What if our courts declared that a foreign resort developer ought to pay costs for damage to wāhi tapu? What if New Zealand passed new laws against genetically modified kai? What if we wanted to combat obesity by putting graphic warnings on food with high sugar content, as we do with tobacco? And what say New Zealanders agreed that there had to be new big, fat insurance deposits made by oil companies in case of spills? Say a company from a TPPA state was granted an exploration licence for deep sea drilling and a court ruled that iwi had a right of veto in any permit process?
Would any of those trigger a dispute? And what could be the consequences?
New Zealand could end up in one of those dodgy offshore “investor state dispute tribunals” like Canada or El Salvador. Or our government could be so nervy it avoids making any decisions or new regulations that would upset its TPPA whānau.
You see that’s the handcuff effect. There is real potential for constraints on our government’s policy and lawmaking ability. So you have to ask – who will be running the show if it’s not our government?
And that brings us right back to that first Treaty. We, as claimants, assert that the biggest drama for Māori is the potential tension between the Crown’s obligations under the Treaty of Waitangi versus New Zealand’s obligations under this mega free trade & investment agreement, the TPPA.
If the Crown binds itself, under the TPPA, to obligations that are likely to be inconsistent with the Treaty, it effectively cuts off any ability for Māori to seek remedies for breaches in the future.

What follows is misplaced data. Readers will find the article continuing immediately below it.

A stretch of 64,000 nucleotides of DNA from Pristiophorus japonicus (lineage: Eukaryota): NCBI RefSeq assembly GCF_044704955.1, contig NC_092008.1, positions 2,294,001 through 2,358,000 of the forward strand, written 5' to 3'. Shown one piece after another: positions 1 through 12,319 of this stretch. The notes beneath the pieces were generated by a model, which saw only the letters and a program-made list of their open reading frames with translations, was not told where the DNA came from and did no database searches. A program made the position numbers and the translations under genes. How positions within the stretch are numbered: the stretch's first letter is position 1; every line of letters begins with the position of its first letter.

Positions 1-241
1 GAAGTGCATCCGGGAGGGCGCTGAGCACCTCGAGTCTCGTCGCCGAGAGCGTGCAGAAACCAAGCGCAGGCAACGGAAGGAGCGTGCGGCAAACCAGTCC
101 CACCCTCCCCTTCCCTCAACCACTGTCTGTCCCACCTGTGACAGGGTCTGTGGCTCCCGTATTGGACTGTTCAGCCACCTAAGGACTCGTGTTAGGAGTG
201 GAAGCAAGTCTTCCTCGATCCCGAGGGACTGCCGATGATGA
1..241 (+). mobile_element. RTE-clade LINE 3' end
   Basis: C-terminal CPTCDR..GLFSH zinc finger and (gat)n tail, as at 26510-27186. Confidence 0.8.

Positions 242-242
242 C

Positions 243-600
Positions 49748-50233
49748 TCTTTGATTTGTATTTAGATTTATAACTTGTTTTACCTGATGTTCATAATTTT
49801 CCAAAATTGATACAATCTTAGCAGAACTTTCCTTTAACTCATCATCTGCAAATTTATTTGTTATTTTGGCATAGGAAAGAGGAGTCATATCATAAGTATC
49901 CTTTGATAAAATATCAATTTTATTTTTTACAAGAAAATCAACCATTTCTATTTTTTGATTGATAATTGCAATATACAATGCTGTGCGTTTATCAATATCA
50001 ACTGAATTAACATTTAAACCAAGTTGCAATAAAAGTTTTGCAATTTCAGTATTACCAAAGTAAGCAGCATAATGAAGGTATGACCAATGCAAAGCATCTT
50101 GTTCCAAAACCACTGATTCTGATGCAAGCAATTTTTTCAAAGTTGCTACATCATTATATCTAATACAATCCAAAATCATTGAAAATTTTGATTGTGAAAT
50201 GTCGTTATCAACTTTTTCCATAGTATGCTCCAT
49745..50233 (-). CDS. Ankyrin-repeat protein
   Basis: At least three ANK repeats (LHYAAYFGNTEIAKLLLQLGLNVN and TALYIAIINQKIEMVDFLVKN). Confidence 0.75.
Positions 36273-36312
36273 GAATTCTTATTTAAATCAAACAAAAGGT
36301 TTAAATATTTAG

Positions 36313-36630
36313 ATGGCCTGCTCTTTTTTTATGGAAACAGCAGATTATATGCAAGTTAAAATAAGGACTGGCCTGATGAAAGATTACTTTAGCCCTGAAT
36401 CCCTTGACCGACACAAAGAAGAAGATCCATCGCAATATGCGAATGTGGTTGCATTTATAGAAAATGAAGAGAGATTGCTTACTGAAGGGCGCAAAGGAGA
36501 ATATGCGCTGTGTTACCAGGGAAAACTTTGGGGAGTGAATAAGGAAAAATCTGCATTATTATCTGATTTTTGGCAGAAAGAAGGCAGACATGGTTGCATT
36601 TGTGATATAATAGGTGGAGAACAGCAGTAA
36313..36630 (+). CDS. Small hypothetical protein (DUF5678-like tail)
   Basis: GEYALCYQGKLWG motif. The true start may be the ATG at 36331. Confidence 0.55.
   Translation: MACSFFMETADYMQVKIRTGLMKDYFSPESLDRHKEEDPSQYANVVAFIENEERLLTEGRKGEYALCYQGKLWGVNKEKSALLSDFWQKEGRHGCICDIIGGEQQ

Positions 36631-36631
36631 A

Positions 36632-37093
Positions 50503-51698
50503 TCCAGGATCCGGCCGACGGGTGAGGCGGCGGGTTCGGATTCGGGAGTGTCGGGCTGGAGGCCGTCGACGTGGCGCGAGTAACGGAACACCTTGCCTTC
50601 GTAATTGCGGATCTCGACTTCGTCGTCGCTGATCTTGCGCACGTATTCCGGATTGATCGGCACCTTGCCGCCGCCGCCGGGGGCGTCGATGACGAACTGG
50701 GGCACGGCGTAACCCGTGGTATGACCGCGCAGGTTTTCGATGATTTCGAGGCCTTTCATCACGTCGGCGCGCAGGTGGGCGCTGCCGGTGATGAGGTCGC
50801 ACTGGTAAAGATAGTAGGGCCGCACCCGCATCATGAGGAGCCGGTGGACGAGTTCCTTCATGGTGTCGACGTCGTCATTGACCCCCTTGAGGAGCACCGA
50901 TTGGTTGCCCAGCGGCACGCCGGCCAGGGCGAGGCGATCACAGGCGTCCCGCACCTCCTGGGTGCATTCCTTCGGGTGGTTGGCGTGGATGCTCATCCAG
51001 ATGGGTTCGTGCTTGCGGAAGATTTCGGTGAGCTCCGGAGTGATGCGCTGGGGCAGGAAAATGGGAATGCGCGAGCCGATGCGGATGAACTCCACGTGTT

Six claimant groups to the Waitangi Tribunal say the obligation of the Crown is more than just putting general information out there. We say it has to pro-actively consult with Māori so it can make informed decisions. There’s no evidence of a risk assessment of the TPPA’s impact upon the Treaty – or anything else for that matter. Health professionals around the world are saying that, prior to any agreement being signed, it is essential that an independent, publicly released, and comprehensive health impact assessment be performed.
The Crown asserts that claimants and the Tribunal cannot “jump to conclusions” without more information.
A lack of information is precisely why we are seeking urgency to require the Crown to actively engage and protect our rights before the TPPA’s a done deal.
Wai2522 is an application to the Waitangi Tribunal for an urgent hearing. It was filed by Papaarangi M J Reid, Moana Jackson, Angeline Greensill, Hone Pani Tamati Waka Nene Harawira, Rikirangi Gage and Moana Maniapoto. There are now six separate claims and 11 other groups who have registered as interested parties with the Waitangi Tribunal.